3
$\begingroup$

In a paper I came across the description of the signal-to-noise ratio (SNR) for observations with a spectograph. This was reported as $10\:1/\mathring{A}$. I am rather new to spectroscopy, so could someone clarify these units for me? Why is it used and how should I read it?

$\endgroup$
  • $\begingroup$ Can you link the paper or else provide the relevant text? $\endgroup$ – zephyr Aug 31 '16 at 20:44
  • $\begingroup$ I can't provide a full answer, but it seems to me the source of the inverse angstrom is because the noise is calculated over a band or wavelength regime. See for example this description on wiki. $\endgroup$ – zephyr Aug 31 '16 at 21:07
2
$\begingroup$

A spectrum imaged onto a CCD or other detector consists of photons spread out along a wavelength axis. Signal-to-noise (S/N) depends on how many photons you have from the source, how many from the background, intrinsic noise from the electronics, etc. -- and what kind of bin you're adding up the photons in. If you summed up all the photons across the spectrum (over all wavelengths), you'd get one number with a very high S/N, but no spectral information. If you divided the spectrum into N different wavelength bins, you'd get a lower S/N per bin, but more spectral information.

What the S/N ratio you mention means is that if you divided that spectrum into bins that were 1 Angstrom wide, you'd have enough photons in each bin for a S/N of 10 in each bin (at least for some region of the spectrum, probably near the central wavelength). You can then have some idea how the S/N would improve for bins larger than 1 Angstrom in size, or how it would get worse for smaller bins. S/N per Angstrom is conventional for optical spectroscopy, both because Angstroms are traditional and because moderate resolutions spectrographs often have scales of a few tenths to several Angstroms per pixel along the wavelength direction.

| improve this answer | |
$\endgroup$
1
$\begingroup$

Warning: I never worked with spectra, and I don't have a complete answer. Anyway, here's how I understand it:

A spectrograph has a resolution $R = \Delta \lambda / \lambda$ that tells us how well it can distinguish light of different wavelengths. VIMOS from the paper has a resolution from 200 to 2500. With the same flux from the source and for a low-resolution spectrograph, you get more photons per wavelength bin than for a high-resolution one. This means you'll also get better SNR. So, giving SNR / wavelength makes inherent sense.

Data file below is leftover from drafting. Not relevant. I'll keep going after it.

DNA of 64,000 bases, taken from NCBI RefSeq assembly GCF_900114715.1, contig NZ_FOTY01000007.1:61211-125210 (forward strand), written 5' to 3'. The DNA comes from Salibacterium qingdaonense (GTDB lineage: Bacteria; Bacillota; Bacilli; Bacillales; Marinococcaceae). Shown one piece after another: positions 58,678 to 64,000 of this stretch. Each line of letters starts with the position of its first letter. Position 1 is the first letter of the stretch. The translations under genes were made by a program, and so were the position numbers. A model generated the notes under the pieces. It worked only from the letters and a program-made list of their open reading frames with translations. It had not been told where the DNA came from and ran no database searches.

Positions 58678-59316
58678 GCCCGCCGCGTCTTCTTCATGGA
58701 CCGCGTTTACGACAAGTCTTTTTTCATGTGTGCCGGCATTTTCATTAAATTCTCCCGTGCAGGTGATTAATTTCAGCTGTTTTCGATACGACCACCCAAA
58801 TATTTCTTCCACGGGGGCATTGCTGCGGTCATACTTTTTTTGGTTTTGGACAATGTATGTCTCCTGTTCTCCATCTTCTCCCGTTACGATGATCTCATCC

Here's where I'm very unsure: giving a SNR / $(0.1$nm$)$ should be equivalent to a magnitude limit, if the spectral energy distribution is the same. Or it could be a minimum quality criterion on the spectrum - stop taking data as soon as the SNR is reached.

| improve this answer | |
$\endgroup$
  • $\begingroup$ "With the same flux from the source and for a low-resolution spectrograph, you get more photons per wavelength bin than for a high-resolution one." -- Actually, it's the opposite way around: low-spectral resolution means more photons per wavelength bin. $\endgroup$ – Peter Erwin Sep 1 '16 at 17:16
  • $\begingroup$ I thought that's what I wrote. Low resolution -> more photons per bin. $\endgroup$ – Alex Sep 1 '16 at 17:29
  • $\begingroup$ Oh, yes, that is what you said! My apologies... $\endgroup$ – Peter Erwin Sep 1 '16 at 20:14

Your Answer

By clicking “Post Your Answer”, you agree to our terms of service, privacy policy and cookie policy

Not the answer you're looking for? Browse other questions tagged or ask your own question.